Sunday photoblogging: Stairs in Rome

by Chris Bertram on May 10, 2020

Rome: staircase

Freedom, lockdown, and COVID-19

by Chris Bertram on May 6, 2020

Despite the UK now having the highest death toll from COVID-19 in Europe and the second-highest in the world after the United States, the right-wingers of the Telegraph and the Spectator, abetted by the erstwhile Marxists of Spiked! and similar persist in denouncing lockdown as a tyrannical assault on freedom. It is clear that compulsory social distancing measures do indeed reduce people’s negative liberty by constraining the set of actions they can legally perform. Most people, however, view this as a sensible price to reduce the threat COVID-19 presents to each of us and to others, particularly the most vulneralble, the elderly, health workers, transport workers etc. After all, if you are dead then your freedom is worth nothing.

As students of freedom know, however, there is more than one way of understanding the concept. Libertarians who are extraordinarily sensitive to the least legal limitation on negative freedom are usually completely immune to the idea that structural features of capitalist society are coercive and freedom-limiting. In particular, they either fail to notice or deny that the workplace is coercive. After all, the people who work for the person to whom they are now subordinate freely contracted into that position, didn’t they? I don’t think I need to repeat the familiar points about choices, options, and structural oppression here.

Instead I invite you to consider what will happen if and when lockdown is lifted. Jerry Cohen made the point in his essay “Are Disadvantaged Workers Who Take Hazardous Jobs Forced to Take Hazardous Jobs?” that you can’t force someone to do what they are unfree to do. If workers are unfree to contract for less than the minimum wage or to work in unsafe conditions they bosses can’t (legally) force them to do those things. The same, rather obviously, goes for lockdown. People who are more-or-less confined to their homes can’t easily be forced to work in workplaces that expose them to the threat of COVID-19. (I know that even under lockdown many workers, such as health workers and bus drivers are effectively so forced, and COVID has rather powerfully exposed some of the divides that exist among different groups of workers.)
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Sunday photoblogging: Herefordshire field

by Chris Bertram on May 3, 2020

Herefordshire field

Sunday photoblogging: trees

by Chris Bertram on April 26, 2020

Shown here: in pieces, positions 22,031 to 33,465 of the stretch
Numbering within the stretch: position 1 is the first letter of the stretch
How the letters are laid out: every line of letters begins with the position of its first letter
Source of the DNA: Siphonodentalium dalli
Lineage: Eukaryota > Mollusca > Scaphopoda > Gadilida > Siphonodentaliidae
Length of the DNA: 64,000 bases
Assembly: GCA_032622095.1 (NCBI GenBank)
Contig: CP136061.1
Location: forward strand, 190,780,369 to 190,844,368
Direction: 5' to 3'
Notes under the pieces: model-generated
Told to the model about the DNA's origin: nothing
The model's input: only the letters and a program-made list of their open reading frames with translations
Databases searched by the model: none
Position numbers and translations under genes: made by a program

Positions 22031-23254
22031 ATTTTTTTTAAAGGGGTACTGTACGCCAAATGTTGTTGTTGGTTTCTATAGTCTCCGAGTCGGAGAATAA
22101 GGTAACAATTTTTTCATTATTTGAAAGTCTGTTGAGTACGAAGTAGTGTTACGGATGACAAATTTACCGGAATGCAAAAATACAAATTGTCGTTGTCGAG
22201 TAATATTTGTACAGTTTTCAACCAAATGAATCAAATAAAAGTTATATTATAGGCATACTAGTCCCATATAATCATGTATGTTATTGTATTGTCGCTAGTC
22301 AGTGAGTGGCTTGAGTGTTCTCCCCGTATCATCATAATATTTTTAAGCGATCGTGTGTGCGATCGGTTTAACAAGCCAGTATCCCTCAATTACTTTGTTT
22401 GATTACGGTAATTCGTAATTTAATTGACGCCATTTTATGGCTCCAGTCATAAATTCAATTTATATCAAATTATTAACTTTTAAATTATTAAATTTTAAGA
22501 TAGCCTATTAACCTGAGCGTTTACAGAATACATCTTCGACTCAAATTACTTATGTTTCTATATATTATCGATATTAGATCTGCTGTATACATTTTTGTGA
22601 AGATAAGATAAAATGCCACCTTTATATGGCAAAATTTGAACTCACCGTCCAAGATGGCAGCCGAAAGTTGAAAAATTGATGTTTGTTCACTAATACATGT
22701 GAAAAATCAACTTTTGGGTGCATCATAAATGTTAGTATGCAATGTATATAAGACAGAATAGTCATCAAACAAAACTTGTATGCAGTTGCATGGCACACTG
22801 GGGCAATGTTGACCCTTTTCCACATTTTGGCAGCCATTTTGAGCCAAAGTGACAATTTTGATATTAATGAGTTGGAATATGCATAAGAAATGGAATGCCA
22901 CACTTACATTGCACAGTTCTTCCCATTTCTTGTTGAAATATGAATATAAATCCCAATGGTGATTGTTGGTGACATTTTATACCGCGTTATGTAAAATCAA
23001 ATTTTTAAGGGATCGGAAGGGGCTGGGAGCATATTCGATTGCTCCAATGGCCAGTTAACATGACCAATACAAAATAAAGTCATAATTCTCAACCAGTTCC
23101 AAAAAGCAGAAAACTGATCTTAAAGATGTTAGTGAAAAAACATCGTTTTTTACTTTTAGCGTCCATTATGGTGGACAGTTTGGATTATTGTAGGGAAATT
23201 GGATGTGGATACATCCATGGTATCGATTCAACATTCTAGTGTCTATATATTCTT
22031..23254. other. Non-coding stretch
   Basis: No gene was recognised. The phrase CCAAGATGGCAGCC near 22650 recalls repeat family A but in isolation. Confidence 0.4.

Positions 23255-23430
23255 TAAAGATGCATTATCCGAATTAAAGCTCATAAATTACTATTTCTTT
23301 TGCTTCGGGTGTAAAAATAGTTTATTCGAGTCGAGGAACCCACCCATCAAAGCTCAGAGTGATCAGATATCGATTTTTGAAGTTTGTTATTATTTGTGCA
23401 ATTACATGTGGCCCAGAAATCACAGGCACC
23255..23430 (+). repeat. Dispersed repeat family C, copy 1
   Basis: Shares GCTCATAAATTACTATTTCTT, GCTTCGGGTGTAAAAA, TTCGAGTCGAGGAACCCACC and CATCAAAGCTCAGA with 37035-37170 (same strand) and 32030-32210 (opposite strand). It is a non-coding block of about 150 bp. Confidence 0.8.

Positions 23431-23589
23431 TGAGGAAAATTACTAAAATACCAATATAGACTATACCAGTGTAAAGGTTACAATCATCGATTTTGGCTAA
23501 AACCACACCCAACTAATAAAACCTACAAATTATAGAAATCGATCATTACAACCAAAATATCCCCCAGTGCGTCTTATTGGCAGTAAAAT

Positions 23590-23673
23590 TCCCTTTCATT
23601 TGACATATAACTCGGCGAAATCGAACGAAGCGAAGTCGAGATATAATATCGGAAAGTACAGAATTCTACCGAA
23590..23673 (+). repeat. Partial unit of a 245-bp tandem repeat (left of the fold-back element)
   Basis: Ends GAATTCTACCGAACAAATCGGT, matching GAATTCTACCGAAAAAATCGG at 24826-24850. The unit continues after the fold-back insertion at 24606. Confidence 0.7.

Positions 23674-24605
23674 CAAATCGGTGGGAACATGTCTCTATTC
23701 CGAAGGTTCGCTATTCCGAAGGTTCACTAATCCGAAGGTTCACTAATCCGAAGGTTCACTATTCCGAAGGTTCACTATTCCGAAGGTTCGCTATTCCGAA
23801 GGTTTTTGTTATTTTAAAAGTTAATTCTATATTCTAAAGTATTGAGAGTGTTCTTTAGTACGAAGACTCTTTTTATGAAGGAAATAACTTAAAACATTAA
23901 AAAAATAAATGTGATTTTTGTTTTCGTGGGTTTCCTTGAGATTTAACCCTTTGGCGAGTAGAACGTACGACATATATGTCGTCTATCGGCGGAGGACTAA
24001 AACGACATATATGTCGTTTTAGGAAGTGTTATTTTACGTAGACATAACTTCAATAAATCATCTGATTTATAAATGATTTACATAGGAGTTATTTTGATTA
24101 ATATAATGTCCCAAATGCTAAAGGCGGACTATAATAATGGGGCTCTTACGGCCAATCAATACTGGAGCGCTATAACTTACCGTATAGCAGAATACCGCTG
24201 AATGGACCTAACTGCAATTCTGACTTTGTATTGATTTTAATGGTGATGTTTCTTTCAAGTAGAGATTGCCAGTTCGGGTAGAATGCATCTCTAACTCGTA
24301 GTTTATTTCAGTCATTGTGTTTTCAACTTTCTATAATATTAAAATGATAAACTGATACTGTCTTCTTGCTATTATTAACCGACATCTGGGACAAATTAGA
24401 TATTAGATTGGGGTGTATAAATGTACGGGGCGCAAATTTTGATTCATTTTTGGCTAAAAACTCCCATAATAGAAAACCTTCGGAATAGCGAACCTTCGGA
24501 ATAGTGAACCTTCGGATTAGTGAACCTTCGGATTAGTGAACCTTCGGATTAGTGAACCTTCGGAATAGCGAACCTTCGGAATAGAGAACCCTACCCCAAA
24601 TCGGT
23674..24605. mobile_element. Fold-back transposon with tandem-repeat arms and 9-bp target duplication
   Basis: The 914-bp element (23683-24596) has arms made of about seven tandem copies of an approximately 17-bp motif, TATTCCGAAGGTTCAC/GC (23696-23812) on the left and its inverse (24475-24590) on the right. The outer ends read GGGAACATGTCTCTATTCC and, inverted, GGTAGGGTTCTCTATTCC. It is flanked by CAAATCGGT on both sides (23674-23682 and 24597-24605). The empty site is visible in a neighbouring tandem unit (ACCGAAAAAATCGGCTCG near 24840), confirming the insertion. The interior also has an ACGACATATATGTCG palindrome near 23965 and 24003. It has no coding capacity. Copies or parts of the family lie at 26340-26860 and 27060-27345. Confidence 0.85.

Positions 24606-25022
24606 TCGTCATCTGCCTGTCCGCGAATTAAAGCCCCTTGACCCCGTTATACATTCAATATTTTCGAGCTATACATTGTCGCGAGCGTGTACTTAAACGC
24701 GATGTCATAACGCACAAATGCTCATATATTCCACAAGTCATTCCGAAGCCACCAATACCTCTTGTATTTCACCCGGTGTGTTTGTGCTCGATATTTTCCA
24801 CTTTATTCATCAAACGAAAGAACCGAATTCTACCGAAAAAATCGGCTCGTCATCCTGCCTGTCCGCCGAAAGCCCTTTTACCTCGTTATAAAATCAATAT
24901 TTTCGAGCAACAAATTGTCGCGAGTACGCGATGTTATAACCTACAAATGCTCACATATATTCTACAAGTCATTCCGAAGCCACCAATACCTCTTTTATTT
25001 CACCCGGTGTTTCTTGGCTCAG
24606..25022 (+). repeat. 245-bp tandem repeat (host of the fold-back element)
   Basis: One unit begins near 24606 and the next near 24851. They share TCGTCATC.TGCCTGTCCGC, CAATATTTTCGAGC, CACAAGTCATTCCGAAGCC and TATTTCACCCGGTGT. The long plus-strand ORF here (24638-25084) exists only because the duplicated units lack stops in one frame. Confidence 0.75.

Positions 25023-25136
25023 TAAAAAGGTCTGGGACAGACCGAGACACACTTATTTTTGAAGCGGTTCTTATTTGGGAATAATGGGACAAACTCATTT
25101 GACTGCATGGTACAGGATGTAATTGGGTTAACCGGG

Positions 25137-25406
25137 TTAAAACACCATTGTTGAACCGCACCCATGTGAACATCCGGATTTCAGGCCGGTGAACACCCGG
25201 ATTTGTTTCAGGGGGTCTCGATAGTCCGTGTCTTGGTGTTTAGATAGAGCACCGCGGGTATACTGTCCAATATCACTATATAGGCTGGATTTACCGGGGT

I’m reading Richard Powers’s magnificent novel The Overstory at the moment, so I’m learning and appreciating a lot about trees that I hadn’t before. And I’m wishing that I’d know those things before encountering the magnificent specimens in this Sunday’s offering. First, a tree with magnificent roots and multiple trunks (probably from the fig family) that I saw in the grounds of the Brasilia Palace Hotel outside Brasilia in 2013. Second, the wonderful redwoods in Muir Woods in northern California.

Brasilia Palace Hotel-2

Muir Woods, redwoods

What are we watching?

by Chris Bertram on April 17, 2020

As we are all (or most of us) shut behind our front doors for fear of the plague, and once we’re through with improving ourselves or home-schooling others, what are we watching? I’m always in need of a good recommendation, but happy to share too. At the moment the two drama series that are occupying me are Baron Noir and Babylon Berlin (both series 3 now). I’m guessing, possibly incorrectly, that Baron Noir will be the less familiar of the two to CT readers. It follows the career of socialist mayor Phillipe Rickwaert from the mayor’s job at Dunkerque to the highs and low of national power. Rickwaert is both a Machiavellian tactician (not above dirty tricks and electoral fraud), personally ambitious but also deeply attached to the historic socialist cause. One of the grittiest depictions of how the political sausages get made of recent times. You should start at the beginning with series 1, which is excellent, and persevere through series 2, which gets a bit flabby, since series 3 is again taut, well-plotted and acted. The France of Baron Noir is a parallel one that is just a tiny bit different (the eventual Macron figure is female and the Mélenchon character is vain and narcissistic). Really compelling stuff. Babylon Berlin, based on the novels by Volker Kutscher, is a Weimar era detective series in which our heroes Gunther Rath and Charlotte Ritter battle against dark forces. The plot is sometimes incomprehensible, but the depiction of 1920s Berlin is wonderful.

At a time when coronavirus dominates the headlines, other news struggles to get out. Yet one piece of news deserves to get a much wider hearing, namely, the story of how Labour full-time officials opposed Jeremy Corbyn’s leadership of the party to a degree where they preferred the party do do badly in elections. The same party officials were responsibly for feeding contacts in the media a constant drip of anti-Corbyn leaks, particularly around anti-semitism and Corbyn’s alleged failure to deal properly with complaints. Now a leaked internal party report, commissioned during Corbyn’s time in office, has revealed some of what went on and much about the attitudes and behaviour of senior Labour staffers, particularly during the 2017 general election when Labour did better than expected and denied the Tories a majority. Reports: Aaron Bastani at Novara Media, The Morning Star (1, 2, 3), The Independent.